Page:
These last four years have been some of the most enlightening of my life. The seemingly organic ways I have grown, perhaps matured, have always felt bigger than me. Even in the trying moments, something in my gut whispered, you are being prepared for so much more. I am still clueless to what that, more, is; however, I would not change a single thing. The relationships we built are of monumental proportions. Seriously. To think in four years we have secured depths and heights with such beautiful souls, makes my insides a little bit mushy and warm. It’s weird…but I kind of like it. These people are kind, generous, broken, loving, forgiving, freaking hilarious, gracious, and stuck with us always and forever.

You may be curious why I am suddenly sentimental, verging on sappy; It looks weird on me, right? Unfortunately, it will continue just a bit longer, bear with me. Our trajectory is taking a sharp right turn – one both unexpected and exciting. In a few short weeks we will be embarking on a new adventure, one taking us back East. It is filled with a lot of excited anticipation, many unknowns, and a constant state of pinching ourselves. If I am being honest, we have been emotionally dehydrated these last two years. We are looking forward to some serious soul feeding times with family and friends. A reset, a filling back up of sorts. Our exit is incredibly bittersweet – it has been a beautiful chapter of life – leaving a permanent bookmark in our story. We are humbled by the love and lives so richly shared with us. It was beyond our wildest hopes to know this place and its people. We will definitely be back here to visit; however, we cannot wait see our Idaho peoples on our coast very soon!

To see the world, things dangerous to come to, to see behind walls, draw closer, to find each other, and to feel. That is the purpose of life. – The Secret Life of Walter Mitty

Image found via Pinterest 

All the feels

We went back east a couple weeks ago – we walked into all things familiar. My hair instantly frizzed upon exiting the airport, my ears were assaulted by car horns and sirens, and my nostrils filled with bus exhaust. It was oddly comforting. Every face looked and sounded the same and the hugs, although tighter and longer, felt the same. There were a few eerie moments – moments we were reminded that life has moved forward for everyone even if ours stopped back in 2015. It is entirely out of self preservation that we are here, this space of alienation. It has allowed us to function with little emotion and skirt by these last two years without crumbling. I recently read in an amazing [read: FREAKING AMAZING!] book that the first year of grief you walk along numb and unattached [check!]. The second year, all the shit you pushed down down down begins to surface. Not just a twinge here or there – more like bursting into hysterics because you can’t get the ice tray to crack, or screaming at inanimate objects for running into you when in fact they are in the same spot they’ve always been. My heart is colder than most so I’ve stretched it out an additional year. I rarely cry too which means my hysterics involve throwing things [like ice trays], cursing in patterns that make little sense, and kicking dressers that jump out of nowhere. To describe an ache for something, something you never really had is the most difficult thing. The yearning is powerful, it can be a monster dragging you down and around emotions you once thought hidden or absolved.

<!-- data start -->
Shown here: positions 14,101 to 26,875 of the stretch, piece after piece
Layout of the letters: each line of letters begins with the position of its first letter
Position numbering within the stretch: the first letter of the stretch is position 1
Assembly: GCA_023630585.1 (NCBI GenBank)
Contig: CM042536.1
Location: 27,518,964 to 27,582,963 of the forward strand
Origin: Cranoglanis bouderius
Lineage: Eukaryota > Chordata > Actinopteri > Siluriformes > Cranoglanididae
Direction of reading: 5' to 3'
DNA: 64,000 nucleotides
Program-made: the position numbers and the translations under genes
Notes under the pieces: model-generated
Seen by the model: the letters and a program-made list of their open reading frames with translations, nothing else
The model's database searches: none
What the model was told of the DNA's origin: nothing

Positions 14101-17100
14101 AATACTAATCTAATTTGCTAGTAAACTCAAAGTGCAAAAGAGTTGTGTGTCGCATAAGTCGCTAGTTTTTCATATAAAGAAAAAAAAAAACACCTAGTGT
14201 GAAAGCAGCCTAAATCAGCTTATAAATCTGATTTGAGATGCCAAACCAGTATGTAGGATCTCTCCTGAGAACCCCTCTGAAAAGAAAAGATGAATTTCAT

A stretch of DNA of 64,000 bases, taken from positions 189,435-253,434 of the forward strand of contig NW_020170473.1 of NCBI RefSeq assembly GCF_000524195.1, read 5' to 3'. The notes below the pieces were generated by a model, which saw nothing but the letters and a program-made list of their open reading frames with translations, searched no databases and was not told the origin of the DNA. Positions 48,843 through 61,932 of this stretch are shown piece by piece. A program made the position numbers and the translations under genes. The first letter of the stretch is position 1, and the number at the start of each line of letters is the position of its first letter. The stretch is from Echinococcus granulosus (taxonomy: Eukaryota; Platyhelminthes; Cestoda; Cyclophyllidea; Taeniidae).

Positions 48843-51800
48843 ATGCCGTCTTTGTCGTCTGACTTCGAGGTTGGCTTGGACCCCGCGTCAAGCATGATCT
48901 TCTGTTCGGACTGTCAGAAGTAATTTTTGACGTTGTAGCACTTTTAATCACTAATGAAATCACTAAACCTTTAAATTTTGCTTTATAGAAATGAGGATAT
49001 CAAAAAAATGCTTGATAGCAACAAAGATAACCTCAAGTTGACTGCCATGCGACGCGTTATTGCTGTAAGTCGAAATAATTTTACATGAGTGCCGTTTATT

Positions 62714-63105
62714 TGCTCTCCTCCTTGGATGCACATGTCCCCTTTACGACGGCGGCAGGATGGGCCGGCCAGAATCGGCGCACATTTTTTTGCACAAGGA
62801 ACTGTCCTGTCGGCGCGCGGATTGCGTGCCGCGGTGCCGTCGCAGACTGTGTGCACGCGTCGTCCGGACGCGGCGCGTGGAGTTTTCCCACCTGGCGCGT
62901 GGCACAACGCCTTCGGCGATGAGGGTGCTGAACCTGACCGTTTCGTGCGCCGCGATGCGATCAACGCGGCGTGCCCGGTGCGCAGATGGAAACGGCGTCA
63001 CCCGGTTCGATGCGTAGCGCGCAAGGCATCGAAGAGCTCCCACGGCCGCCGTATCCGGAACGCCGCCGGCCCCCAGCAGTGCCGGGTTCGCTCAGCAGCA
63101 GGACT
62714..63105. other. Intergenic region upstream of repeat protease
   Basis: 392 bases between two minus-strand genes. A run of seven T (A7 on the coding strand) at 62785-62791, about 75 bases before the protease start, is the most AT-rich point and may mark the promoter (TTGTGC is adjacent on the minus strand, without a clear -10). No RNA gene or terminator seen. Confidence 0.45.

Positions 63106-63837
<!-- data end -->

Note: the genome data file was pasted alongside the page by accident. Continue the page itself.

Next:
I once wrote how the dichotomy of death and life existing at once and altogether shared, is…surreal. It’s changing us – it’s changing our world and relationships. Relationships come and go – some run dormant for years only to be picked back up when needed most – it is all part of our story. The pain we experience, the ache of loss whether in relationship or in death – is an ache to explore. We chase moments and memories and seek familiar feelings but in a new reality. Every day is an opportunity to accept a new set of circumstances and be honest with ourselves, honest about the raw feelings, honest about the fear and the what ifs. There is always hope – there is always the idea that someday, even if we’re 80, loss and the reasons why, will finally make sense.

I think these last two years have made us homesick – not for a place but for the people that make a place, home. We realized we are parched – emotionally speaking. The amount of love that rained down on us in Maryland was incredible – we were watered and cared for and every last bit of us, dusted off. We left, our souls filled to the brim. Even the briefest of conversations left their mark and we are so thankful for our friends and family back east. You all know how to make two worn out people feel loved and missed in the most epic ways.

“it’s the tragedy of loving, you can’t love anything more than something you miss.” – Jonathan Safran Foer

Trials of an introvert – Freshman year

I had really high hopes for my freshman year in college. I attended a two week summer program prior to the first semester and knew a handful of incoming freshman. Initially, this was a good thing. I was also living out of state with one of my best friends in one of the oldest residential halls on campus and we had an awesome room [read: no A/C, this-end-up furniture, a mirror too tall for me to use, and a neighbor who did interpretive dance at night to Disney music – she clearly had a single…and was single]. Despite the recurring brown theme and plywood smell; we lofted our beds, had a mini fridge, microwave, tv/vcr combo…coolest kids on the third floor.

There are so many awkward meet and greets when a college freshman – aka organized torture created to crush the spirit of any introvert. There were nerds in collegiate sweatshirts overzealous about extracurriculars, selling used books, and telling you how much college was going to “rock!” no thanks. Keep your group activities to yourself, I’ve got friends already. Anyways – after getting all set up and going to a couple mandatory events, I set off to find the familiar faces I met over the summer. [Please note – I was 18 with an attitude problem]